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Disgraceful, insulting, unfortunate. Wow!

By A. Surya Prakash
Originally published on The Pioneer (Tuesday, August 21, 2012)

Driven by Sonia Gandhi, Congress MPs went on a rampage, slamming BJP veteran LK Advani for his remark on the ‘illegitimacy’ of the UPA regime. They convinced none with their ill-timed dramatics.

Last week, BJP stalwart LK Advani described the United Progressive Alliance Government as “illegitimate” in the context of the ‘cash for votes’ scandal of 2008, when an attempt was made to buy the loyalty of Opposition MPs during a trust vote in Parliament. Congress president Sonia Gandhi reacted wildly to the accusation, leading to much acrimony and adjournment of the House.

The House resumed its normal functioning after a break, but surprisingly Ms Gandhi’s parliamentary activism came as such a morale-booster for the Prime Minister that he lost all sense of proportion and haughtily declared that Mr Advani’s conduct was “disgraceful and unfortunate”.

Harsh words indeed, specially when it comes from a Prime Minister who has lost the moral authority to govern and who has no political legs to stand on, dependent as he is on the crutches lent to him by the family that controls the Congress. Harsh also for the reason that it is directed against a respected political leader whose sway over the electorate is a zillion times more than the man who heads the Union Government today.

‘Disgraceful’ has a whole range of meanings. It is unlikely that Mr Manmohan Singh would know all of them, because if he did, he would have been a little circumspect, given his own political circumstance and conduct as head of Government. For his benefit, here are a few of them: Deserving or bringing disgrace or shame (with reference to one’s character); conduct that bring dishonour, infamy; conduct that gives offence to moral sensibilities and that which is injurious to reputation; scandalous behaviour, behaviour that is contemptible, ignominious, opprobrious, detestable… One can go on and on, but this is enough for the issue at hand.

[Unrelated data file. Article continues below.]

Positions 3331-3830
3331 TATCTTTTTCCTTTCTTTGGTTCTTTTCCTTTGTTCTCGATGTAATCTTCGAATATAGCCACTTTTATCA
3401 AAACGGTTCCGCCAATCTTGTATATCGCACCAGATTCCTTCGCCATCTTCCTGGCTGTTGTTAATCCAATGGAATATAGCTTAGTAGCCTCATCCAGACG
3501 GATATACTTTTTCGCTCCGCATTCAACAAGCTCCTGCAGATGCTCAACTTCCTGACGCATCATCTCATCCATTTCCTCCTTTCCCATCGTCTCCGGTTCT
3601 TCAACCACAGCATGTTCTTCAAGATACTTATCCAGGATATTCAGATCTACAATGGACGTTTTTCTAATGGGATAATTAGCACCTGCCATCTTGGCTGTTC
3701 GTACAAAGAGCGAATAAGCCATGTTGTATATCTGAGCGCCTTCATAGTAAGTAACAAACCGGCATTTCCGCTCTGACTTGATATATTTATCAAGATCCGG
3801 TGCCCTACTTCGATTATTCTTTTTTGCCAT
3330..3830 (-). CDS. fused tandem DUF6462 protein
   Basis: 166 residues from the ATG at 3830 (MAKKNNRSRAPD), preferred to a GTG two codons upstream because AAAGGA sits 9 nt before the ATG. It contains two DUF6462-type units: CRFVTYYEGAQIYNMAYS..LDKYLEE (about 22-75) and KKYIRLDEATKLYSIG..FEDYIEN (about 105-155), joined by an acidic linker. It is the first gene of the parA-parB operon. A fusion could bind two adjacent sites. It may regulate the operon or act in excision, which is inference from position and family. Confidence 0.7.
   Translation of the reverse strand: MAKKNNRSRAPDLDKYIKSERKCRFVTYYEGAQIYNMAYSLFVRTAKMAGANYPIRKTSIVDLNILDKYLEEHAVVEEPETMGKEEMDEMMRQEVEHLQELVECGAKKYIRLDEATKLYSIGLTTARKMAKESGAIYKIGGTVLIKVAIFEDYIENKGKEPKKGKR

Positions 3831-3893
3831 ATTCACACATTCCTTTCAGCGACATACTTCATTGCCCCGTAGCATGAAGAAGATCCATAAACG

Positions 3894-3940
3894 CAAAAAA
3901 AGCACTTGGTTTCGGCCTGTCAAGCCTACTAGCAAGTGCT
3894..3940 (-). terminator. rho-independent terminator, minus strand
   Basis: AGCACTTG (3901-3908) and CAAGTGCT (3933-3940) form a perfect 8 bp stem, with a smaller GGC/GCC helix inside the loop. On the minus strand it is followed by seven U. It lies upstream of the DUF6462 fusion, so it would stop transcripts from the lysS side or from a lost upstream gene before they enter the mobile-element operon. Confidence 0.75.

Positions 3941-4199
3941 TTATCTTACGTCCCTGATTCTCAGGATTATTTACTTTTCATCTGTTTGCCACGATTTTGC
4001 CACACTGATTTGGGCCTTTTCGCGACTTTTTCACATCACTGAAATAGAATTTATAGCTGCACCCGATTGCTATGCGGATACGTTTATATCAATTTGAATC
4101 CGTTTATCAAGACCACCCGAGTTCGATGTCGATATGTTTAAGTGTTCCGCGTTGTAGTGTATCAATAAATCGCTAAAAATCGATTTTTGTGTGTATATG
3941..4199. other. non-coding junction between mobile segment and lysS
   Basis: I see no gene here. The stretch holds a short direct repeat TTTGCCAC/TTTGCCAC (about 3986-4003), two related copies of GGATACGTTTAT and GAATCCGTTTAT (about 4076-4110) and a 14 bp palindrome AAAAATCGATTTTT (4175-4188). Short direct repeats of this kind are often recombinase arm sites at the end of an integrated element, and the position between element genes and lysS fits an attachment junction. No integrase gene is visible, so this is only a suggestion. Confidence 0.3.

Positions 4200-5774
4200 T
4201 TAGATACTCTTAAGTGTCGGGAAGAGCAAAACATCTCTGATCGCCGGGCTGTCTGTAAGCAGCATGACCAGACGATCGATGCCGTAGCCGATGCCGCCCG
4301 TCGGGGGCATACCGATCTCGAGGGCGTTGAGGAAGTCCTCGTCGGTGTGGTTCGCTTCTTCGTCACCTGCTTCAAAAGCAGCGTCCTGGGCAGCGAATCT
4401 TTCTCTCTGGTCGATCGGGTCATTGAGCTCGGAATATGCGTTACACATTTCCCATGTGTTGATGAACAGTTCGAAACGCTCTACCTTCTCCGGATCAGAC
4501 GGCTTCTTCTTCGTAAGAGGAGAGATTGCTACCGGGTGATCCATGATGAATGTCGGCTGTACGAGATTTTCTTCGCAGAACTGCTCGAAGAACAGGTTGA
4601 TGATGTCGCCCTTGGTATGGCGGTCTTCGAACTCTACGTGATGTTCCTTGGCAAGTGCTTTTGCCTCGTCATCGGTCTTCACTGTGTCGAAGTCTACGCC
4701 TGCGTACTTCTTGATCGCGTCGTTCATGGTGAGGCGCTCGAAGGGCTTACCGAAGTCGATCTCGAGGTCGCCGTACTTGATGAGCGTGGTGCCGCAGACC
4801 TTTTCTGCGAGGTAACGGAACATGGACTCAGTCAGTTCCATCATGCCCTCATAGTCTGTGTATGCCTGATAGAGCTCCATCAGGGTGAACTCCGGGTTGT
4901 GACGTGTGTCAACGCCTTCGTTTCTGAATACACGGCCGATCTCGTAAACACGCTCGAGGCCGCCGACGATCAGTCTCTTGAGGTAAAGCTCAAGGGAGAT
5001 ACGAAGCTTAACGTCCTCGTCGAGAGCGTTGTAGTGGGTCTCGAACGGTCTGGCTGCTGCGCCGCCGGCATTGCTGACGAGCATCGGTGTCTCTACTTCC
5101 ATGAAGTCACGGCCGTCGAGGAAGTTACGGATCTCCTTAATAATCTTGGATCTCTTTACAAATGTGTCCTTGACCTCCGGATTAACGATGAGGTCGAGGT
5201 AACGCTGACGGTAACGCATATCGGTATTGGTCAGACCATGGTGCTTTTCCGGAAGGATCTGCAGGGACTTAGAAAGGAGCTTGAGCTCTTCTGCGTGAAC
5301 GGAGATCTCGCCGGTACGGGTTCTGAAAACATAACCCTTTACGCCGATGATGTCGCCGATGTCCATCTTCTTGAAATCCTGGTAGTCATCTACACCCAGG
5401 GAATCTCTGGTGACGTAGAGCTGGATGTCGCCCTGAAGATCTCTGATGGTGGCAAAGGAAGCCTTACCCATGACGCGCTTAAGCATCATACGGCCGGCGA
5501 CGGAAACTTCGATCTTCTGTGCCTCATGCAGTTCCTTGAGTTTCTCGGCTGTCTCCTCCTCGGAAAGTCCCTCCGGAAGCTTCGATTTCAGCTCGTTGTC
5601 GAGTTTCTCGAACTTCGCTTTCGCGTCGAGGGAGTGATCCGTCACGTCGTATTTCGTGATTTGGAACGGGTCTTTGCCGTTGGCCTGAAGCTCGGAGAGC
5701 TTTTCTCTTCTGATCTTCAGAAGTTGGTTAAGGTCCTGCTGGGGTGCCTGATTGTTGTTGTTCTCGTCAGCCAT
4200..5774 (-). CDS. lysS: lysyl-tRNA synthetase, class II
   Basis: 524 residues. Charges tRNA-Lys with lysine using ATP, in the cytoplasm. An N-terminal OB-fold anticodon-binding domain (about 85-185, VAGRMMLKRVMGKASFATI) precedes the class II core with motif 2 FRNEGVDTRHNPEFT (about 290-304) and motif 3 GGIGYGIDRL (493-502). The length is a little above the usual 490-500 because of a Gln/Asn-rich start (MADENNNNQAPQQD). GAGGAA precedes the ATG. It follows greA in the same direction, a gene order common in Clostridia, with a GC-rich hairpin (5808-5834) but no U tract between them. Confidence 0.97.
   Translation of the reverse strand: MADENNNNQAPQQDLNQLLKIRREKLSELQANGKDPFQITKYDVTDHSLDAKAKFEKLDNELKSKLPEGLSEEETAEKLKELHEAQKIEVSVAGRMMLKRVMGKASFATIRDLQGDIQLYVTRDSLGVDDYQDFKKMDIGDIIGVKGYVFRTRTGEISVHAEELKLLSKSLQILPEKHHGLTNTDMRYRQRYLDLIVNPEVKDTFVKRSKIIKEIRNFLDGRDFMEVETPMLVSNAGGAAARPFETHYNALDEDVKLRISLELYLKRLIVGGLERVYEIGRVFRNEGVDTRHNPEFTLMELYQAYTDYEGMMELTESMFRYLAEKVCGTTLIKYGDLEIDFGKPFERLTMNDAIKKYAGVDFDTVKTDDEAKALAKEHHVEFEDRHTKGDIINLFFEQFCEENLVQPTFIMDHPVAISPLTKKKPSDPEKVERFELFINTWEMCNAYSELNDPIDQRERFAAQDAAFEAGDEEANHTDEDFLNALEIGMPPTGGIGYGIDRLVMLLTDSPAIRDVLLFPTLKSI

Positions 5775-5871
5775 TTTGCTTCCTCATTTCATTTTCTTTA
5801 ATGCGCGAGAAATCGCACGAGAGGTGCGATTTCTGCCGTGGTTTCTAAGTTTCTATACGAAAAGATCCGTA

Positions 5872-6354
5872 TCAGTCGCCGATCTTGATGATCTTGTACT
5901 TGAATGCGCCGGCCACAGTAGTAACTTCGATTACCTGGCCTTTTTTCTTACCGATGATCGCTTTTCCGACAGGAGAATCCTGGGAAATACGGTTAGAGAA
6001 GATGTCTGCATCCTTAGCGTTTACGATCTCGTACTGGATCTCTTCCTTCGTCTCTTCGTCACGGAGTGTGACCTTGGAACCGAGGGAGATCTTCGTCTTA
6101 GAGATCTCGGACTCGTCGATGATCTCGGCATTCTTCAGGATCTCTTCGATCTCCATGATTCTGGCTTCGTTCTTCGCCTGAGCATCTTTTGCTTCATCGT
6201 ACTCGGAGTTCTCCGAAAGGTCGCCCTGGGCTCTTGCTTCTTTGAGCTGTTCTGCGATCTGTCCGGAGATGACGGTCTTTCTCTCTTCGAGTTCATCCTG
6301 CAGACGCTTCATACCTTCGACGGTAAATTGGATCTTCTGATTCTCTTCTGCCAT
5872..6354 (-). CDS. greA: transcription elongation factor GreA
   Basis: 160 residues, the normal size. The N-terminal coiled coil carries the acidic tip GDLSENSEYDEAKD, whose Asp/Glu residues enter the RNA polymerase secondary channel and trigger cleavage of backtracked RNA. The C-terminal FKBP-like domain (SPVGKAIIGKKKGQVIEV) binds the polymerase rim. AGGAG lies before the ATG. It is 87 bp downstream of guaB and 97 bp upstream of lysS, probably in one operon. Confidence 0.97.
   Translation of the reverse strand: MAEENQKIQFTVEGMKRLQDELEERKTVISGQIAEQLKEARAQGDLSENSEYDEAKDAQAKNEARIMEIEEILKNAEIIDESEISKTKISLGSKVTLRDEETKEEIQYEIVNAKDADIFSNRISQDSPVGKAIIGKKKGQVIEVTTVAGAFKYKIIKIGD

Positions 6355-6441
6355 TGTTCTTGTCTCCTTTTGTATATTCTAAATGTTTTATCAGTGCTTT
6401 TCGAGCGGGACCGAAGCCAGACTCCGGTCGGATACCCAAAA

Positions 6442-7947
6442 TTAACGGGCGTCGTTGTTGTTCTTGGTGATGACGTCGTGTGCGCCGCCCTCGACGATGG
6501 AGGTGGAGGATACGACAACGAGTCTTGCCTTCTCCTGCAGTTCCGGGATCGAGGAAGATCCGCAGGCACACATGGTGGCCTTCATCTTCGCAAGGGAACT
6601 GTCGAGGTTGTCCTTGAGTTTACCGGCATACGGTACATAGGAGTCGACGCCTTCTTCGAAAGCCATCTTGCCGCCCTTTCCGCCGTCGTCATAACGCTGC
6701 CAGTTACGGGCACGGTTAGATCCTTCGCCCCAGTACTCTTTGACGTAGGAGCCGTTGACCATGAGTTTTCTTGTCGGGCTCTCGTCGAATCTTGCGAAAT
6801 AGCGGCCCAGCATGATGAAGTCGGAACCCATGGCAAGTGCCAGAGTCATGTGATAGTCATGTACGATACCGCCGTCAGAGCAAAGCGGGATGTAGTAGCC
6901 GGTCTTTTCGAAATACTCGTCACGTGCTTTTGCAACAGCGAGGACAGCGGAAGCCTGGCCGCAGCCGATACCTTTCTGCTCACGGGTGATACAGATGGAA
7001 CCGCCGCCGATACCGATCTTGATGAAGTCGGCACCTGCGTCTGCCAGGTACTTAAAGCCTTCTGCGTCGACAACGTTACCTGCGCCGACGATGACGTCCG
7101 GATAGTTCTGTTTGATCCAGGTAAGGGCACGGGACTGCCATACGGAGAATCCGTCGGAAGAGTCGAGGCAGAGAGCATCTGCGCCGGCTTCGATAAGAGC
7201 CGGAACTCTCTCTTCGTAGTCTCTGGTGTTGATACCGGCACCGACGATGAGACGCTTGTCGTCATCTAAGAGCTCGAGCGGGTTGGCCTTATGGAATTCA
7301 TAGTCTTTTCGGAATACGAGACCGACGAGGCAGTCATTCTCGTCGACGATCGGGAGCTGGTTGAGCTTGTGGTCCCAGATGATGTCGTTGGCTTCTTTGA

Since the expression used by the Prime Minister has all these terrible connotations, it is safe to say that no reasonable person who heard Mr Advani’s speech in the Lok Sabha that day would agree with Mr Singh. However, since Mr Singh has chosen to use the hatchet just to please his political masters, we need to see how “graceful” he has been since he took office in 2004.

First, his conduct vis-à-vis the Italian businessman, Ottavio Quattrocchi (Q for short), a friend of the Nehru-Gandhis. In the late 1990s, the Central Bureau of Investigation obtained conclusive proof that Q was paid US $7.343 million as commission by the Swedish arms manufacturer, Bofors, when we purchased field guns for our Army.

Bofors credited the money to Q’s account in Nordfinanz Bank, Zurich as soon as India paid the first tranche of 20 per cent of the contract value to the company. Q transferred this amount from one bank account to another. Eventually, the money landed up in an account in the UK. This was money which belonged to the people of India, meant for purchase of guns for our armed forces and Q had no legitimate right to a single penny. Therefore the Indian Government sent a Letter Rogatory to the British authorities requesting them to freeze Q’s Account. The British authorities acted swiftly and froze the account. All this happened when Mr Atal Bihari Vajpayee’s National Democratic Alliance was in power. In 2004, the United Progressive Alliance won the Lok Sabha poll and Mr Manmohan Singh became the Prime Minister. Soon thereafter, the mischief began. The Prime Minister furtively dispatched a senior law officer to London with a request that the UK Government defreeze Q’s bank account. Britain responded favourably to India’s request. The moment the order was issued, Q cleaned out this account and transferred the sum out of the UK. This way, Mr Manmohan Singh personally ensured that Q got away with the loot.